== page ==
Caroline Williams, Principal Investigator
I did my Bachelor’s and Master’s degrees in the Department of Zoology at the University of Otago in Dunedin (New Zealand). I then lived in Japan and Malaysia for several years, teaching English as a second language and working on a science literacy magazine and natural history documentaries. I did my PhD in the Department of Biology at Western University in London, Ontario (Canada) in the lab of Brent Sinclair. In 2012, I moved to Florida to start my postdoctoral research in Dan Hahn’s lab in the Department of Entomology and Nematology at the University of Florida, Gainesville (USA). I am fascinated by how insects and other ectotherms maintain metabolism and performance in fluctuating environments.
I completed my Bachelor’s in Bio-Psychology at Tufts University (Boston), and earned my PhD studying nutrient regulation and growth in leafcutter ants in the School of Life Sciences at Arizona State University with Jennifer Fewell. I then moved to Texas to pursue postdoctoral research on nutrient regulation in crickets, first with Spence Behmer in the Department of Entomology at Texas A&M University and subsequently with Tony Zera at the School of Biological Sciences at the University of Nebraska-Lincoln. I am interested in how food nutrient content influences insect behavior and physiology, and how this in turn influences life-history evolution.
Prior to coming to UC Berkeley, I completed my Bachelors in Biology at Bucknell University and my Masters at Illinois State University. My previous research has focused on investigating how oxidative stress, a potential consequence of physiological changes, is related to the environment. For example, the primary aim of my Masters was to determine how temperature fluctuations during incubation influenced early-life oxidative stress of turtles. Currently the focus of my planned dissertation work is on the role of changes in energy efficiency in trade-offs and life history evolution.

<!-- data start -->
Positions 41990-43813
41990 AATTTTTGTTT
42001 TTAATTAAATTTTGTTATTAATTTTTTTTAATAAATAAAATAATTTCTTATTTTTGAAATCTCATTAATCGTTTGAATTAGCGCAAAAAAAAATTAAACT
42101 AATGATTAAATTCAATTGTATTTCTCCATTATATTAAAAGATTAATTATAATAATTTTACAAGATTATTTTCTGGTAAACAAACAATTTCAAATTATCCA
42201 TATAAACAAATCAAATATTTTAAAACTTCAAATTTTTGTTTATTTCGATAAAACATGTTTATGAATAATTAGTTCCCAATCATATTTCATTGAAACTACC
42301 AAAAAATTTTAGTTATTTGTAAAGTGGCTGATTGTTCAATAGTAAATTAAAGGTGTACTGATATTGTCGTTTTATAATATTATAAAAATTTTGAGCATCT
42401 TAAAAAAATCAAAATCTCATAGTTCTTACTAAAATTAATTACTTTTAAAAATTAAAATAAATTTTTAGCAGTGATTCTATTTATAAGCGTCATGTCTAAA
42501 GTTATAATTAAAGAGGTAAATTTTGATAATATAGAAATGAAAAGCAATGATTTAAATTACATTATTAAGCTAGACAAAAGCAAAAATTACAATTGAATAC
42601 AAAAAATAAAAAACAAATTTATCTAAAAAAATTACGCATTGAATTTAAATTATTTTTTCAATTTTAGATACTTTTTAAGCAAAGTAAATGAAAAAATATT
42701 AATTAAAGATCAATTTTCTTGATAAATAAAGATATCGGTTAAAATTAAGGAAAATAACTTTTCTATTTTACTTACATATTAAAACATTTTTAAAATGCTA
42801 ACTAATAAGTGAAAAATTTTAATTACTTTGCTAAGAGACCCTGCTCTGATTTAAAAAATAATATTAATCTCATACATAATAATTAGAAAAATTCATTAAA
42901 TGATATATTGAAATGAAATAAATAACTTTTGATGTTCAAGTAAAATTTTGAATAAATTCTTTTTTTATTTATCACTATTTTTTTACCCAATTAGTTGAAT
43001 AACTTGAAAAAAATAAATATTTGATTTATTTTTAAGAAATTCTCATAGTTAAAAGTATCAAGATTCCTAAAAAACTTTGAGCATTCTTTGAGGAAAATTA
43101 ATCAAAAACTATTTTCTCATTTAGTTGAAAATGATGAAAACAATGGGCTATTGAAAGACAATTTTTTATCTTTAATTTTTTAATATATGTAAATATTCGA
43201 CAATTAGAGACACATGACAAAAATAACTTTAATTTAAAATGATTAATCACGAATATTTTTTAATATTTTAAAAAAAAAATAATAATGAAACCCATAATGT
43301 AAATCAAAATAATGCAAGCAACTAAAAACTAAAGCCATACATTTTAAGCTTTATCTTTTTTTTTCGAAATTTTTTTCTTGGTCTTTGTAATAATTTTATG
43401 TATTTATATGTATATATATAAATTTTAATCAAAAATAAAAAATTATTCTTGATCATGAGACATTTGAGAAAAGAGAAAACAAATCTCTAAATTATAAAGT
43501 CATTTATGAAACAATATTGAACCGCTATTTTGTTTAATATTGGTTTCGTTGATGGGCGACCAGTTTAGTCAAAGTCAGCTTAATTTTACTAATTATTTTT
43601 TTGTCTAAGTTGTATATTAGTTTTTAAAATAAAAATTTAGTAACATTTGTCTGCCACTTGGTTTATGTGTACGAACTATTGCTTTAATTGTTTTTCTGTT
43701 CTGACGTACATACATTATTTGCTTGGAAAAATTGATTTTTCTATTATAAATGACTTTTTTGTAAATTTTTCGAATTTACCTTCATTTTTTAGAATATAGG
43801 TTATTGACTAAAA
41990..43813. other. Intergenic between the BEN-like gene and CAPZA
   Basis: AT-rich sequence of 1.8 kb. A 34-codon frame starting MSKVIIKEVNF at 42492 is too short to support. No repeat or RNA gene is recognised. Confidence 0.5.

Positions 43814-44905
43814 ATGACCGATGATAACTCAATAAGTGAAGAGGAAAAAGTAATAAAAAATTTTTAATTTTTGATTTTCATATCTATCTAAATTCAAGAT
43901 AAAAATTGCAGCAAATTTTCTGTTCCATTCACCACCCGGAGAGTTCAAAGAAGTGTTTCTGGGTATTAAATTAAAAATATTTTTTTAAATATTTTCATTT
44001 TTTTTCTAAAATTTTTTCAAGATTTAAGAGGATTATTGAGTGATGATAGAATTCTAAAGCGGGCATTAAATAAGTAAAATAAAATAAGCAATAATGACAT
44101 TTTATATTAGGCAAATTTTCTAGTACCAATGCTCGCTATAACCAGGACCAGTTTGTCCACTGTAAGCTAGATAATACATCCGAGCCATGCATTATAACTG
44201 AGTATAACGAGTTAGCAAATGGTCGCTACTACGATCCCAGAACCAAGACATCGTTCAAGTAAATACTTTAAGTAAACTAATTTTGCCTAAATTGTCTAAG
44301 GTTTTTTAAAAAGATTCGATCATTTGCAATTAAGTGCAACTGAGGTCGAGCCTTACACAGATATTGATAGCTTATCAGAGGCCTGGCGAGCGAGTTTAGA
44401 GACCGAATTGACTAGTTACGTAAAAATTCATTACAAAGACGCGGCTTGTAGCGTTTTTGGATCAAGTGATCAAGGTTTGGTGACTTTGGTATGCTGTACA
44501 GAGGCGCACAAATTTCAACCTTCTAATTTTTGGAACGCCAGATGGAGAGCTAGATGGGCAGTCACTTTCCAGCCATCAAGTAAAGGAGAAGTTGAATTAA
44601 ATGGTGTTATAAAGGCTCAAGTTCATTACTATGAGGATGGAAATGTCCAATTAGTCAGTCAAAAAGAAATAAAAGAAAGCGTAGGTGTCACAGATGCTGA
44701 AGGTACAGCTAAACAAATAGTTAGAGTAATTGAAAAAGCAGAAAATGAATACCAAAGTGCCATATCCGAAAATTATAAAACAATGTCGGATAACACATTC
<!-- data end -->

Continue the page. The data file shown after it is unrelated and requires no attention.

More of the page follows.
I did both my Bachelor’s and Master’s at Sonoma State University with Nathan Rank, examining how central metabolic genes vary among populations of the willow beetle Chrysomella aeneicollis inhabiting thermally variable localities across latitude and elevation. I joined the Williams lab in Fall 2015 where I am continuing my work on willow beetles. I am interested in how environment can influence population-level genetic composition and how that variation allows populations to persist through time.
Varun is a third-year student at UC Berkeley, and is in his second year working as an undergraduate researcher in the Williams Lab. His current project involves using respirometry to examine the metabolic physiology of Chrysomela aeneicollis (the Sierra Nevada willow-leaf beetle) in response to extended cold shock. He intends to pursue a graduate degree in the physiological sciences, focusing his efforts on researching the pathophysiology of obesity and other metabolic disease states.
Annie Sompayrac, Undergraduate researcher
Jessica is a third-year undergraduate at UC Berkeley, working towards her B.A. in Integrative Biology. She plans to attend medical school in the near future, with the ultimate goal of working in Family Medicine or Pediatrics. Since joining the Williams Lab in Fall 2015, Jessica has developed a newfound passion for all the crickets, beetles, and ectotherms the world has to offer.
I am a third-year undergraduate student working towards a degree in Conservation and Resource Studies at UC Berkeley. I am interested in environmental change and its impact on species development. In the Williams Lab, I am working with Lisa Treidel to better understand life-history trade offs and local adaptation. Eventually, I plan to attend medical school and specialize in reproductive health medicine.